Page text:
Conan v. Equitable Capital Management Corp., 774 F. Supp. 209 (S.D.N.Y. 1991)

U.S. District Court for the Southern District of New York - 774 F. Supp. 209 (S.D.N.Y. 1991)
October 17, 1991

774 F. Supp. 209 (1991)

Joan CONAN, Plaintiff,

No. 90 Civ. 1415 (GLG).

United States District Court, S.D. New York.

October 17, 1991.

Anne Golden, White Plains, N.Y., for plaintiff.

*210 O'Melveny & Myers, New York City (Alan M. Cohen, Jeffrey I. Kohn, of counsel), for defendants.



GOETTEL, District Judge.

On the eve of trial in this diversity action, defendants move to strike plaintiff's demand for punitive damages in this case. Plaintiff claims her employment was terminated in violation of the New York State Human Rights Law, N.Y.Exec.Law § 296(1) (a) ("HRL"). Conan alleges that her employment was terminated due to discrimination against her because of her sex, age, and physical and mental disabilities. No claim is made under any federal law since the necessary administrative proceedings were not sought. She seeks lost wages, past and future, compensatory damages for, inter alia, emotional suffering, and punitive damages in the amount of 15 million dollars.

The question of whether punitive damages are available in a suit of this nature has never been determined by an appellate court in either the state or federal systems. Indeed, this court has acknowledged that it was an open issue, see O'Brien v. King World Prod. Inc., 669 F. Supp. 639, 642 (S.D.N.Y.1987), and because that case was ultimately settled, no definitive decision needed to be reached. See also Giuntoli v. Garvin Guybutler Corp., 726 F. Supp. 494, 510 (S.D.N.Y.1989) (punitive damages under the HRL may well be available).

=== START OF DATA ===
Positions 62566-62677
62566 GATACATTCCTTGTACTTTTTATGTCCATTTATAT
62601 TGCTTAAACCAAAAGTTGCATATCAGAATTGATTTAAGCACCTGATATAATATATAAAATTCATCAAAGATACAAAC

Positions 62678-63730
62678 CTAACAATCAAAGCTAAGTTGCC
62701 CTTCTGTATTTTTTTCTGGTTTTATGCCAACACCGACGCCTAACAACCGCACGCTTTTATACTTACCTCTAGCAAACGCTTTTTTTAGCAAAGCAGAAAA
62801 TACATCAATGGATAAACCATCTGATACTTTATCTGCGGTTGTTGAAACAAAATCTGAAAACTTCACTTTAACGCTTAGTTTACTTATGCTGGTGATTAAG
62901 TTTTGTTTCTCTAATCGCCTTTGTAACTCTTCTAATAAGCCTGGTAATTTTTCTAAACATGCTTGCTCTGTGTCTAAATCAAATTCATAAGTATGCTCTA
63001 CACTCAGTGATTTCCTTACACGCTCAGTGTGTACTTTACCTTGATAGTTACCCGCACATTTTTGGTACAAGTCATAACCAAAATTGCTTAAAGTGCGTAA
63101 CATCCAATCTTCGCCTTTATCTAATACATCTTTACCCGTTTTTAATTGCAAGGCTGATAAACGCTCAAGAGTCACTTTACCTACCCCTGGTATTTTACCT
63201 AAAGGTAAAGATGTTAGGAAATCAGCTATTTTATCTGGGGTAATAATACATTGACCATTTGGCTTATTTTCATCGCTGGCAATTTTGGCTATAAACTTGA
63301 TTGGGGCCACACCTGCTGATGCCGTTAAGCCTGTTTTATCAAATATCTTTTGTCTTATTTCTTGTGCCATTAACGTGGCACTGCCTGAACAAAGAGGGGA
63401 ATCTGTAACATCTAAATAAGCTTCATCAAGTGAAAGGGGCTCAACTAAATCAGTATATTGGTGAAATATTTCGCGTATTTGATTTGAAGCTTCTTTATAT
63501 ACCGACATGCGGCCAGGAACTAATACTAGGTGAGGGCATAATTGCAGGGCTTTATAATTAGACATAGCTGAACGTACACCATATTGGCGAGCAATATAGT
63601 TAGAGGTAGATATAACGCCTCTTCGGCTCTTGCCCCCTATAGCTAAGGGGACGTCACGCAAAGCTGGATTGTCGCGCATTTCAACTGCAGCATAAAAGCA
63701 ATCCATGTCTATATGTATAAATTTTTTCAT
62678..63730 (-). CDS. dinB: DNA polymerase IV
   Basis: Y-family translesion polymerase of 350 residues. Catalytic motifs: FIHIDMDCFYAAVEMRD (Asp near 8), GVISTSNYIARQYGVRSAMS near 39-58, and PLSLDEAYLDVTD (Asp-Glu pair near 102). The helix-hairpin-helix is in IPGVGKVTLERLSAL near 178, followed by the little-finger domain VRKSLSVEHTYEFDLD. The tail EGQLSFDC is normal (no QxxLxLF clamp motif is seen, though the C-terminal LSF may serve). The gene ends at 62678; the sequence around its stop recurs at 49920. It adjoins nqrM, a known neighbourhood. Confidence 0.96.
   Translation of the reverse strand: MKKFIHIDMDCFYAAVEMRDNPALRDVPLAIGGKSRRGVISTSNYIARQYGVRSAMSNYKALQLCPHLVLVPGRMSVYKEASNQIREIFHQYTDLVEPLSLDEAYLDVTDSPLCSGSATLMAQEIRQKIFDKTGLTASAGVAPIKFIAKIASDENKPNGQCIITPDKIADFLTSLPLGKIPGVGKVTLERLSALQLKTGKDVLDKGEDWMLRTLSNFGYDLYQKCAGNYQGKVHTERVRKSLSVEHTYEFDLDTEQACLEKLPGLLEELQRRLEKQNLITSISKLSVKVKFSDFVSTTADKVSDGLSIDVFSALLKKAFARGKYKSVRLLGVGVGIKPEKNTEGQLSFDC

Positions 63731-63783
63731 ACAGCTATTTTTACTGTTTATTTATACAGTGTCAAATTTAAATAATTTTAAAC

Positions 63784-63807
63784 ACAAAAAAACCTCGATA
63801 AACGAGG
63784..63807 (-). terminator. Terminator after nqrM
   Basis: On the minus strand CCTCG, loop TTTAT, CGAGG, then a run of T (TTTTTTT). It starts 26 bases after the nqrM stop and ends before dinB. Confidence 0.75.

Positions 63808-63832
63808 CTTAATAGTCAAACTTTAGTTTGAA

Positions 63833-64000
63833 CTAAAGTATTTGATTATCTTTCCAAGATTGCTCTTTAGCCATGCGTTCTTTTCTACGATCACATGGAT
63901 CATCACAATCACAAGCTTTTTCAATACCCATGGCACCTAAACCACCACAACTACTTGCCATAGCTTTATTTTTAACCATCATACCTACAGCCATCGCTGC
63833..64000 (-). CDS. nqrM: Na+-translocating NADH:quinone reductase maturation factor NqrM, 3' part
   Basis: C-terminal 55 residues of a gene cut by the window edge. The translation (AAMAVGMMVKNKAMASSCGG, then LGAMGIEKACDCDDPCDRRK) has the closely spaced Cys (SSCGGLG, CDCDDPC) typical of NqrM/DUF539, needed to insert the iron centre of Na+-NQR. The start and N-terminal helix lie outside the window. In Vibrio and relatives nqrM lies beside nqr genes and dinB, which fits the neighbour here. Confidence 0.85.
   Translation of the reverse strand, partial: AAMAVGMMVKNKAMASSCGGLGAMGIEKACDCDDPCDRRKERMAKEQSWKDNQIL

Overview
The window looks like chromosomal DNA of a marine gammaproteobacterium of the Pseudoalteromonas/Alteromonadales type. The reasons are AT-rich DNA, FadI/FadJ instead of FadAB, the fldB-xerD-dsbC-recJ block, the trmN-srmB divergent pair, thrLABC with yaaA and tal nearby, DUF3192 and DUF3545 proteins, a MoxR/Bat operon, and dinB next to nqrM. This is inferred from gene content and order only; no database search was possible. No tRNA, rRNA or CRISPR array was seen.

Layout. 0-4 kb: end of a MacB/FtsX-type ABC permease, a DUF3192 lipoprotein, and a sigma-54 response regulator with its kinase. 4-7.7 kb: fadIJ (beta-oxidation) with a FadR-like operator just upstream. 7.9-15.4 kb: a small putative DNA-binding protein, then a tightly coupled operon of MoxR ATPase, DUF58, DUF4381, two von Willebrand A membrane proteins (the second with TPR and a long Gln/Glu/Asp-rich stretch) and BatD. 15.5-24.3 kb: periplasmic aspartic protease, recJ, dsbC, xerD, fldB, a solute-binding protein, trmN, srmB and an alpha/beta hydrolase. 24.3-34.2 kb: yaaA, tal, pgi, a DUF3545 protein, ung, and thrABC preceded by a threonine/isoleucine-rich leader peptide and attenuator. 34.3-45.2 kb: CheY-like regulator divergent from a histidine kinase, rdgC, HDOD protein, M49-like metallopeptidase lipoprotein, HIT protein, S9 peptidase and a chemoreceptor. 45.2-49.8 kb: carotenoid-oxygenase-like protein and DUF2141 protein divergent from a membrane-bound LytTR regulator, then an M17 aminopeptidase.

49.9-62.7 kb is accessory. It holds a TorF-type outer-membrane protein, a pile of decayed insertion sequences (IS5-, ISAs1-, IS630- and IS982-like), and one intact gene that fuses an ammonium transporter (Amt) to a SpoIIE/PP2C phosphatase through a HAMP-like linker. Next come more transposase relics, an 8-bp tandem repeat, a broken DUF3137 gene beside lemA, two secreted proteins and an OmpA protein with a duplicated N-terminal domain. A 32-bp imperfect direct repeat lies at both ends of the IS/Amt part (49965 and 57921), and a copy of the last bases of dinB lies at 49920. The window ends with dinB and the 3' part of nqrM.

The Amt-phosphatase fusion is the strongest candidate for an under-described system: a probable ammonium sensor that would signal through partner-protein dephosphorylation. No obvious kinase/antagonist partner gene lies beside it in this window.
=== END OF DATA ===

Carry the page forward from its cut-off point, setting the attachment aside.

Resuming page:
The only New York State Court decision giving any extended consideration to the question of whether punitive damages are available in a discrimination suit brought under the HRL is Seitzman v. Hudson River Associates, 143 Misc.2d 1068, 542 N.Y.S.2d 104 (Sup.1989). In that case, the court started its analysis by noting the well-recognized distinction between administrative remedies and judicial remedies. See, e.g., Murphy v. American Home Products Corp., 58 N.Y.2d 293, 461 N.Y.S.2d 232, 448 N.E.2d 86 (1983). Then, relying on a decision of the Appellate Division, whose holding allowed a claim asserting a violation of the HRL to go to the jury, see Murphy v. American Home Products Corp., 136 A.D.2d 229, 232-233, 527 N.Y.S.2d 1, 3 (1st Dep't 1988), the Seitzman court stated that by apparently letting a demand for both punitive and compensatory damages accompany this claim to the jury, "Murphy appear[ed] to open the door in New York, at least a crack, for an aggrieved party suing in court to allege and prove punitive damages in an appropriate case." 542 N.Y.S.2d at 108. However, in looking for supporting case law, the court's primary citation was to our opinion in O'Brien v. King World Prod. Inc., supra, where it was stated that punitive damages may be available. On this somewhat weak analysis, the Seitzman court concluded that punitive damages were available in a court action under the Human Rights Law.